Swinging Balls and Momentum
Date: Thursday, August 22, 2002
I was playing with a little desk toy with suspended ball
bearings and wondered what would happen if the balls were made of a
material that was infinitely rigid.
With any real object (like metal) isn't momentum transferred to the
opposite ball at the speed of sound of the material?
Would momentum be transferred instantaneously with "rigid" balls?
Momentum is not transferred at the speed of sound. The speed of sound is a
velocity (meters/second), not a rate of transfer of momentum
(kilogram.meters/second) per second. The rate at which momentum is
transferred from one object to the other equals the force between the
objects: how hard they push on each other.
Still, you are on the right track. Infinitely rigid balls would not
compress at all. As the balls meet, their motions would have to be reversed
instantaneously or the balls would have to "overlap". This requires an
infinite force and an infinite rate of momentum transfer, except for one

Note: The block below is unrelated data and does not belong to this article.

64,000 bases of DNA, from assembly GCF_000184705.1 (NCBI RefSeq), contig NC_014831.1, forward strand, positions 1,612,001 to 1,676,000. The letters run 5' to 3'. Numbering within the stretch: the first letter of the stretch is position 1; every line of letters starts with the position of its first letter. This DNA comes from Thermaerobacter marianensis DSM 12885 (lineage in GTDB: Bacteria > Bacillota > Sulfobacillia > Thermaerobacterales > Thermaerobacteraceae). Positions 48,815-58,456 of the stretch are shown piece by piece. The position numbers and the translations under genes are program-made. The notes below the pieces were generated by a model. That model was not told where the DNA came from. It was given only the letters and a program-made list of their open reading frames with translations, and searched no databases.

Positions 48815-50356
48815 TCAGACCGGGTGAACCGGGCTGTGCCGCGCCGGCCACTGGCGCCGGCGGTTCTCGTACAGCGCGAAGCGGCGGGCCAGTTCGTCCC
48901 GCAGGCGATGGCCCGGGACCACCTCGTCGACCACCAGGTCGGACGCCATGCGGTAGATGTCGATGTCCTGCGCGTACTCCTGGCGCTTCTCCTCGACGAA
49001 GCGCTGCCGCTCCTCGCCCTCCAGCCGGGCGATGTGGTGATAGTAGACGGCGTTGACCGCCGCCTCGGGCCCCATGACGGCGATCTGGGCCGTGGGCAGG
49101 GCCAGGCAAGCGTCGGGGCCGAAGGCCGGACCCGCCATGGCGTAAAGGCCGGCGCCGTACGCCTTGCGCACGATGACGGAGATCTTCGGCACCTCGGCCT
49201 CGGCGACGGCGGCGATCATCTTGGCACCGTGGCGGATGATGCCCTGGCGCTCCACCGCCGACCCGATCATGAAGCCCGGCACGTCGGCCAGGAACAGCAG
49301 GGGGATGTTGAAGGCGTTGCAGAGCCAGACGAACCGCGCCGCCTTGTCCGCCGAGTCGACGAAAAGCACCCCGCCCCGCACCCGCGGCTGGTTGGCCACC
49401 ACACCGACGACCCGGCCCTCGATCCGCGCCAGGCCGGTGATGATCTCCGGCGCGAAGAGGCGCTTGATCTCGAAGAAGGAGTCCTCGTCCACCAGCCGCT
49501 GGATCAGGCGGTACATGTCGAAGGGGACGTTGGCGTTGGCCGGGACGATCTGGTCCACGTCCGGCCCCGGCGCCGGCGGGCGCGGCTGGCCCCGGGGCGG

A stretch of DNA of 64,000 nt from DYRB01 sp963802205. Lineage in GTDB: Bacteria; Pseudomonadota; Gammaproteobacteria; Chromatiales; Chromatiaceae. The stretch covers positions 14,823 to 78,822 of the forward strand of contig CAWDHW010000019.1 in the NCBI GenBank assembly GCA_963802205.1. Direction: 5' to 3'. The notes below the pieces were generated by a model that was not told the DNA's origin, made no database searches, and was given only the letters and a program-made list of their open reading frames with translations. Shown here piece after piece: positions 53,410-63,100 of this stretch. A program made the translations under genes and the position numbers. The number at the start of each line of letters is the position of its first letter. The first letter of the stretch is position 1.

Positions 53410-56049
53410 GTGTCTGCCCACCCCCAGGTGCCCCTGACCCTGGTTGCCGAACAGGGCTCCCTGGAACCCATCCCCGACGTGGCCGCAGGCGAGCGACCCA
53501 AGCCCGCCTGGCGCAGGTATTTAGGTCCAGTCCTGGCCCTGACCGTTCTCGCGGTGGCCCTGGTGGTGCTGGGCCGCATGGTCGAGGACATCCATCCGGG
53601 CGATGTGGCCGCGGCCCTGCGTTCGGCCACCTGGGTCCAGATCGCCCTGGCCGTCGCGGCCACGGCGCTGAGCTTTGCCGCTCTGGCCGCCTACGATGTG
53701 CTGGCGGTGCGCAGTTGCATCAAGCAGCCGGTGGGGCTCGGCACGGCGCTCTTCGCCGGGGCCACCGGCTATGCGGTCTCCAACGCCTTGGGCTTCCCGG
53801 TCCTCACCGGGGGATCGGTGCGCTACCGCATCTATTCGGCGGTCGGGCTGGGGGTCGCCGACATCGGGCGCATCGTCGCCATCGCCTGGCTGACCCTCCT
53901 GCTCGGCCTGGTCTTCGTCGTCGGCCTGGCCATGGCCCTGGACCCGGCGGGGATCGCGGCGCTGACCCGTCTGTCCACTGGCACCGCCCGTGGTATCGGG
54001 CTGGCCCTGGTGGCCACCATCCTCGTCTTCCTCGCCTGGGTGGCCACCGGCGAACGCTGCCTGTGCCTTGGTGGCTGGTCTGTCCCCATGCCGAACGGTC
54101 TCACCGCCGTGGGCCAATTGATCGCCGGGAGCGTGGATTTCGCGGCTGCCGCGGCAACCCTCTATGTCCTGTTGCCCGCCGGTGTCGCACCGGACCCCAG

fact. Infinitely rigid does not mean infinitely strong, only impossible to
compress. For an infinite force to exist, both objects must be able to
endure an infinite force. When an object is too rigid, this causing a force
greater than it can endure, the object shatters. Unless the rigid objects
were truly infinitely strong, they would break. If they were both
infinitely strong, they would bounce off each other as other objects do.
The motions would be the same, but the time actually in contact would be too
short to measure.
If one were much stronger than the other, you would have an "armor piercing
shell" striking a tank. The shell gives much less than the tank armor. If
the shell has enough momentum, the armor gives enough to allow the shell to
Dr. Ken Mellendorf
Illinois Central College
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